BEIJING -- Beijing launched its first survey of pollution sources on Friday in a bid to improve the environment.
The survey will investigate 82,000 sources of industrial, agricultural and residential pollution and pollution treatment facilities across the city, said Zhong Liangxi, an official with the pollution sources department of the Beijing Municipal Environmental Protection Bureau.
Seven thousand people recruited from the public will receive training courses on statistics, how to fill out investigation forms and study relative rules and regulations about pollution control.
They will begin visiting each of the pollution sources in February and the investigation is expected to be completed in June. All the information will be put into a database and the final analysis will be announced in July 2009, said Zhong.
"The move is significant for working out scientific policies on pollution control in Beijing, as the sources of pollution have kept changing in recent years amid economic development," said Zhong.
Beijing's endeavor is part of the first ever nationwide pollution survey set to start next month.
Data collection will be completed in the first half of the year, and the information will be analyzed in the second half. In the first half of 2009, the survey findings will be examined and approved, the State Environmental Protection Administration said on Friday.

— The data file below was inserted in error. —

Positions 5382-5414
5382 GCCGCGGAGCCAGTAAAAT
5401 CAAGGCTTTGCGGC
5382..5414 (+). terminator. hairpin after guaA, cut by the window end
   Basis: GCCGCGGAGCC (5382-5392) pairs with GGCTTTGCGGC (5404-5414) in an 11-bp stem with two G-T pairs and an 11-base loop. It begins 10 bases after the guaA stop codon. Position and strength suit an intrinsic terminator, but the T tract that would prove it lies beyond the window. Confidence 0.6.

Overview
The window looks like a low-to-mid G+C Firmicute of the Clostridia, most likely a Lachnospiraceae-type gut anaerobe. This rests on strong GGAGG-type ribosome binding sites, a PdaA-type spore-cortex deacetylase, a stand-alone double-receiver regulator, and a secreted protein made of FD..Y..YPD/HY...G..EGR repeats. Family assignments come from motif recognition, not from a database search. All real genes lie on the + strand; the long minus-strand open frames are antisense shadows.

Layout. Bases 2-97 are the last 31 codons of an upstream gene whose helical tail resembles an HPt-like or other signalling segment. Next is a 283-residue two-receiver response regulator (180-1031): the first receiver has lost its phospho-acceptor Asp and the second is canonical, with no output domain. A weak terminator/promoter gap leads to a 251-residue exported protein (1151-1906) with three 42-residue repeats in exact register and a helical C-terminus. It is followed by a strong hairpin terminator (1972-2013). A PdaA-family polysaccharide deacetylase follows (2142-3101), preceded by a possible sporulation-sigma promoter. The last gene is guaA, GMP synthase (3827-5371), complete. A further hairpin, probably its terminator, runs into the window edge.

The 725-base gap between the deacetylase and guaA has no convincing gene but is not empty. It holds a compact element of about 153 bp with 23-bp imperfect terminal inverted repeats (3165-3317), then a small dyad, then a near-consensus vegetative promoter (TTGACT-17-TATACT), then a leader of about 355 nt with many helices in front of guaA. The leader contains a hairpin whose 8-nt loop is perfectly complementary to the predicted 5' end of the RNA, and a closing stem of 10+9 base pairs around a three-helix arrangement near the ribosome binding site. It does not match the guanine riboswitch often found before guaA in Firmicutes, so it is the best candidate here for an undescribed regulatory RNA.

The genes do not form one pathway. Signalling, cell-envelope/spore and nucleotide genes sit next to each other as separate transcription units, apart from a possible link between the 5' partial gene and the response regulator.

The results of the survey will not be linked to any punishment or evaluation of the performance of local administrations, it said.
The State Council decided to conduct the survey in October last year in response to complaints from experts about a lack of reliable statistics on the sources and extent of pollution and the number of remediation facilities.
In preparation for the campaign, the central government allocated 737 million yuan (US$100 million) in 2007.
China has suffered severe environmental deterioration amid its rapid economic development. Official statistics show that sulfur dioxide emissions in 2005 were 27.8 percent higher than in 2000.
Water pollution has been worsening as well: 26 percent of surface water is totally unusable, 62 percent is unsuitable for fish and 90 percent of the rivers running through cities are polluted.
But the country managed to reduce the emission of main pollutants, sulfur dioxide and chemical oxygen demand (COD), in the first nine months of 2007.
The energy consumption per unit of gross domestic product (GDP) also dropped three percent year-on-year in the first three quarters of last year.